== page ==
Are you hopeful of securing a job with Facebook, the social networking giant?
Well, here's an inside tip – try hanging out in the woods in Palo Alto, where the company is based. The New York Times reports that Mark Zuckerberg, Facebook's founder and chief executive, has taken to asking potential recruits to join him on a walk through the woods, onto which the company car park backs, often choosing the same lookout point to offer the job (or not, as the case may be).
Ron Rocks up for an unlikely award
Here's a headline you don't see every day: "Northern Rock highly commended for responsible business practice". And it's all true: the once-bust bank has indeed just picked up a gong for its work in the Tyneside community, where it helps support a local credit union. Ron Sandler, the Northern Rock executive chairman, was even on hand at a posh bash at the Royal Albert Hall to take receipt. All we've got to do now is flog the state-owned bank.
Krugman's priority is a cat not a crisis
So what does Paul Krugman, the Nobel Prize-winning economist, have on his mind just now as the world economy stutters? Well, judging from his blog, his cat is the priority: Krugman has just posted a picture of the feline in question lazing in the Sunday-afternoon sun. Its called Albert Einstein, by the way, and has a sister called Doris Lessing.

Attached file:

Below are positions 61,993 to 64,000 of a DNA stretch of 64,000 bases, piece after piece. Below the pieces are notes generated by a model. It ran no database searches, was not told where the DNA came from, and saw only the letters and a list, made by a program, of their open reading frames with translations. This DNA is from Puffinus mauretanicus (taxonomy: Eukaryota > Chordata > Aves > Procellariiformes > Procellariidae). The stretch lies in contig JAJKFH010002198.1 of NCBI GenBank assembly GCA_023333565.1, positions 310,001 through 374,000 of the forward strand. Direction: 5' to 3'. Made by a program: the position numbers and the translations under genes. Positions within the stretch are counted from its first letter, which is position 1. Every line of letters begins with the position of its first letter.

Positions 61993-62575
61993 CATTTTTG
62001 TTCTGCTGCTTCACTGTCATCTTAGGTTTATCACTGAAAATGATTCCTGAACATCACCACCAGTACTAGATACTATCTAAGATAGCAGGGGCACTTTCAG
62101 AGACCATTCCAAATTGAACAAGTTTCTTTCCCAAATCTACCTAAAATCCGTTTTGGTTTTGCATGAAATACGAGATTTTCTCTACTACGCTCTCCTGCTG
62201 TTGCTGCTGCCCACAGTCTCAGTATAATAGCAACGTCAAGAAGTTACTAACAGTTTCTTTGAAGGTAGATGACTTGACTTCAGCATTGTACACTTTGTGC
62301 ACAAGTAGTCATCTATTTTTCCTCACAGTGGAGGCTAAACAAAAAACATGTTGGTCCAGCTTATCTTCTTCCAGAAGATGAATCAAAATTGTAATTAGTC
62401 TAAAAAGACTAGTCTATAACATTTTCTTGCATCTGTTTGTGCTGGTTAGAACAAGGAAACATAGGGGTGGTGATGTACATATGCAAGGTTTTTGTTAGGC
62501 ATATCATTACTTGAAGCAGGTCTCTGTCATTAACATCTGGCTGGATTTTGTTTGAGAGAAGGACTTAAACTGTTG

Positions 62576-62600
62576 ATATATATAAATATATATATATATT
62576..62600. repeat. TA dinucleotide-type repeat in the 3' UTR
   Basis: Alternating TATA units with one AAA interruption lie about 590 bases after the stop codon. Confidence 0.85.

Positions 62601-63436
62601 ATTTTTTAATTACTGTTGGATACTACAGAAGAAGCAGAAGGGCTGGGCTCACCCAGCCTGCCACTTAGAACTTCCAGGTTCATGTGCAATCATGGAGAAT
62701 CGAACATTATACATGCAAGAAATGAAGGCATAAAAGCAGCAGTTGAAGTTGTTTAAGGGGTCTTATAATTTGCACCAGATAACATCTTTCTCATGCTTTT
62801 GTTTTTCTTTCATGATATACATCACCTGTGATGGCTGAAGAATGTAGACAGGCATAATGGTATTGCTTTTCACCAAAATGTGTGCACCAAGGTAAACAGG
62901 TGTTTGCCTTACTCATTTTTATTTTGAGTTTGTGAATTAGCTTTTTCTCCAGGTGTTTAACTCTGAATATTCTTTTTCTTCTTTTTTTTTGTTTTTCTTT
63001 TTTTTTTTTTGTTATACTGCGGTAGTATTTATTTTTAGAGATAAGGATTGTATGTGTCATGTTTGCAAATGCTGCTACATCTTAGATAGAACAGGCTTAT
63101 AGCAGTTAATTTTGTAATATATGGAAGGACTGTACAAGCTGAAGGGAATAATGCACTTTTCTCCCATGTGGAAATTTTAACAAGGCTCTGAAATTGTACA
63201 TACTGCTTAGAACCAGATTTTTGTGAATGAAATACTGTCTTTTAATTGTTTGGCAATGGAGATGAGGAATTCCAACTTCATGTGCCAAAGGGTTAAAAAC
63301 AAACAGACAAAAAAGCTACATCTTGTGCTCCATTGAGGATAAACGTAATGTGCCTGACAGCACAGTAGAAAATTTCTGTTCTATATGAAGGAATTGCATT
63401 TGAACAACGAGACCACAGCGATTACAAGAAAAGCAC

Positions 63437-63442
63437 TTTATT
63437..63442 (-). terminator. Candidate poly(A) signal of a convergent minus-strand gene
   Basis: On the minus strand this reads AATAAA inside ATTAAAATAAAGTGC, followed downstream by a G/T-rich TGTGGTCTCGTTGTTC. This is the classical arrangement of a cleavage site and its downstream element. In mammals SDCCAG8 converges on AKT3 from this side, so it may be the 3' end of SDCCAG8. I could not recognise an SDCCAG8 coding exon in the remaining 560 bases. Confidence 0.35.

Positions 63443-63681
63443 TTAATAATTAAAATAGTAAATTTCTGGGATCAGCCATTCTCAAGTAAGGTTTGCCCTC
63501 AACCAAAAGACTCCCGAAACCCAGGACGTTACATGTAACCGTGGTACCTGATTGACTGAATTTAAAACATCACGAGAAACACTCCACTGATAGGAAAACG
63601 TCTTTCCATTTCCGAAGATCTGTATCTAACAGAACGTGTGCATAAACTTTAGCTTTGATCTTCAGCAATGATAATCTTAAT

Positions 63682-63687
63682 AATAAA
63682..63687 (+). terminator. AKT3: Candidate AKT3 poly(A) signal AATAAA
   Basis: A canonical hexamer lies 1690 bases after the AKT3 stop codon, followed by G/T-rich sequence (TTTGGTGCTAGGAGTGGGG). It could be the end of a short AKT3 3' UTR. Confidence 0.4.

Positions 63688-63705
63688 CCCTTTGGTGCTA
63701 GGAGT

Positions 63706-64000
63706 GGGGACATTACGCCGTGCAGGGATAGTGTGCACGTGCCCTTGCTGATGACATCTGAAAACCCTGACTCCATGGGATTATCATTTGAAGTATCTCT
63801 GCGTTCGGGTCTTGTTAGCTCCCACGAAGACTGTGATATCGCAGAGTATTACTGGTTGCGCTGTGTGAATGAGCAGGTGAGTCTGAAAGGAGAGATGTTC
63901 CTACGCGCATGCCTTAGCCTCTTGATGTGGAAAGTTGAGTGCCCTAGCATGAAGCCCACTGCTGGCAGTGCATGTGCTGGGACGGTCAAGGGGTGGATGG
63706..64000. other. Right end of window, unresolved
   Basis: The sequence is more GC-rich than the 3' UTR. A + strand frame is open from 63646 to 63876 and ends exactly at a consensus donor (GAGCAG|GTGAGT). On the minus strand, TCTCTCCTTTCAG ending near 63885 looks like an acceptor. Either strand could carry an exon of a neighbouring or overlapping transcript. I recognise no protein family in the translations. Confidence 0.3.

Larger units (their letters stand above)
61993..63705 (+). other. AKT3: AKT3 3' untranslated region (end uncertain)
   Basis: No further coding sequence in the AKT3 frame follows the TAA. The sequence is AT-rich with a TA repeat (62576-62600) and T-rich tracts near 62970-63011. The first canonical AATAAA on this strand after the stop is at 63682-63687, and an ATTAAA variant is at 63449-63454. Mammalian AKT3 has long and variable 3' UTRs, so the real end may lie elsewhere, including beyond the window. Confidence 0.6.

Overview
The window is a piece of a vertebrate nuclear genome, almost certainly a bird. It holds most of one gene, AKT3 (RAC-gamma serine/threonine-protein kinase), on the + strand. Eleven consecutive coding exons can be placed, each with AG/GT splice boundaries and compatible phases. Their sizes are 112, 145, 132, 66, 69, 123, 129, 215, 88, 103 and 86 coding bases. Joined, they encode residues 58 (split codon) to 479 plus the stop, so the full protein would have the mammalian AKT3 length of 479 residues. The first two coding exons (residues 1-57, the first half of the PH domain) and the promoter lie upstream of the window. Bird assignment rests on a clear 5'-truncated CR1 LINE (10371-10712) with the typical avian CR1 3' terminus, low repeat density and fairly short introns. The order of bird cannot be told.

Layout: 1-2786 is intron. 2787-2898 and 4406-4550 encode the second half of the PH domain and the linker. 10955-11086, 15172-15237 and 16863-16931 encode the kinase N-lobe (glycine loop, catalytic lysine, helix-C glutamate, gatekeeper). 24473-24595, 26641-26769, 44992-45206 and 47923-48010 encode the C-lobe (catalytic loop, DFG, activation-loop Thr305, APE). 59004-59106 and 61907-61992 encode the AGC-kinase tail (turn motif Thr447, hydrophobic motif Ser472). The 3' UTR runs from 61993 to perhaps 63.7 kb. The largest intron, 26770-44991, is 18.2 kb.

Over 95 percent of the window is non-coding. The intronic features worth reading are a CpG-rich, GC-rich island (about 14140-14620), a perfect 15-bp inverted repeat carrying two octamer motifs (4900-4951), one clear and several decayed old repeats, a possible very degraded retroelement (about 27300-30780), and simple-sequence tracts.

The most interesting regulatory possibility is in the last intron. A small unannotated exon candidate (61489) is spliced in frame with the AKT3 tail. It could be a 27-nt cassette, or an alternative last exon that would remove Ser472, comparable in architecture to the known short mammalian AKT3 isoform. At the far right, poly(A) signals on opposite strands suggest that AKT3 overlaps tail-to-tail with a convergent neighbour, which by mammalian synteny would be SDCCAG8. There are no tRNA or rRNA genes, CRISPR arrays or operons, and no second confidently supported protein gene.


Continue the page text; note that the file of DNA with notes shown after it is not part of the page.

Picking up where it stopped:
Ad stand pleases Mark's bosses
Shop Direct's boss, Mark Newton-Jones, took a strong stand on the Today programme over the News of the World phone-hacking scandal yesterday. He insisted that the Littlewoods owner, which was one of the title's top 10 advertisers, would not be using any News International papers until police investigations are completed, even if that takes until after the peak Christmas trading period. An inbox bulging with customer pleas not to advertise was, Mr Newton-Jones said, evidence of "the power of the crowd". Obviously all very interesting and perhaps even commendable. The one thing no one happened to mention was that Shop Direct is owned by the Barclay brothers, who also own the Telegraph papers, which are fierce rivals to News Corp's titles.